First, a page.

Heavy Rainfall Likely in North Texas

Heavy Rainfall Likely in North Texas

A slow-moving cold front is forecast to bring heavy rainfall to much of North Texas beginning Friday and into the weekend. WPC is forecasting widespread totals of 2-3 inches of rain across most of North Texas over the next 72 hours, with locally higher amounts in excess of 6 inches possible in some locations. Given the recent heavy rainfall, flash flooding will certainly be possible. This heavy rain is expected to begin over parts of the Big Country and up into the Panhandle this evening, and spread east through the overnight hours.

WPC forecast precipitation valid 7 PM Thursday through 7 PM Sunday.

Rather than simply stating the forecast however, I am going to use this blog to discuss what some of the ingredients are for heavy rainfall, and how this forecast comes to be. After all, this is supposed to be an educational blog.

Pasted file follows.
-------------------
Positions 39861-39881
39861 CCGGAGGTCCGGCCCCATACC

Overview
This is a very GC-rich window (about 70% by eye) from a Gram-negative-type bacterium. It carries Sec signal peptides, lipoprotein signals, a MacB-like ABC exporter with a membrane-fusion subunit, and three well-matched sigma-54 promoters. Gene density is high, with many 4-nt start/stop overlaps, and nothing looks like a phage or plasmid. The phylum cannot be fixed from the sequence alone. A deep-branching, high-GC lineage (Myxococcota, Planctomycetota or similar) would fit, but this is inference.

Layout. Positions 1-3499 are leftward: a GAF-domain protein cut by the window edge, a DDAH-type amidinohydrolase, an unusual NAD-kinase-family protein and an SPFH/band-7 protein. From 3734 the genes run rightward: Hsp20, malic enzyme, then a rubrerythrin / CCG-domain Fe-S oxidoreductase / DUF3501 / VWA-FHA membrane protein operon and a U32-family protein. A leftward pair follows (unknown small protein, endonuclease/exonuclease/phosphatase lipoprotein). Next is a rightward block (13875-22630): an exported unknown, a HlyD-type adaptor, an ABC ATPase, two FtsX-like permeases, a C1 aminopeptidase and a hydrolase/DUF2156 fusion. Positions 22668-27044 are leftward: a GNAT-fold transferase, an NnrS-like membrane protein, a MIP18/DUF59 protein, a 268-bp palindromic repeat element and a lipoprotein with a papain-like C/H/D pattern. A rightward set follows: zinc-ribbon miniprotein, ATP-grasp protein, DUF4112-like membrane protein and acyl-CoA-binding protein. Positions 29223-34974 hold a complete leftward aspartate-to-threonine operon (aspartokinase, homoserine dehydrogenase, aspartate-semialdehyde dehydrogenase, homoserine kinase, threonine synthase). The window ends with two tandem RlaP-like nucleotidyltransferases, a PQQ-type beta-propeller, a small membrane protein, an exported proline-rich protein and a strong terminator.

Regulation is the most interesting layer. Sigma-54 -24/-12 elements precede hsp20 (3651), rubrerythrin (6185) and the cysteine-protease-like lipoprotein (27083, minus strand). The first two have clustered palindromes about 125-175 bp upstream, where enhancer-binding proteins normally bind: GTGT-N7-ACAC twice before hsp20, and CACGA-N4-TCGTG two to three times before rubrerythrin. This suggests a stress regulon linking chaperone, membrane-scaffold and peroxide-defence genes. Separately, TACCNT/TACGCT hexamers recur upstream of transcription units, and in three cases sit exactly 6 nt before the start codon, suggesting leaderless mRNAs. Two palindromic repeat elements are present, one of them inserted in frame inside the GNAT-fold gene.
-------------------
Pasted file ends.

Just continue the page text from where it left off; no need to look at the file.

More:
Ingredient #1: Lift

Some of the necessary ingredients for heavy precipitation overlap with the ingredients for severe weather (discussed a bit here), with lift being one of them. In fact, lift is required for basically any type of weather that involves precipitation, so while it may seem obvious, it’s still important to discuss. “Lift” is a general term used to describe the process of imaginary parcels of air being lifted high enough so that they may cool sufficiently, causing any water vapor contained therein to condense into clouds and precipitation. In this particular event, lift is coming courtesy a surface cold front. This cold front will cause warm air to rise up and over the encroaching cold air mass, causing moisture within the “warm” air mass to condense as it rises and cools.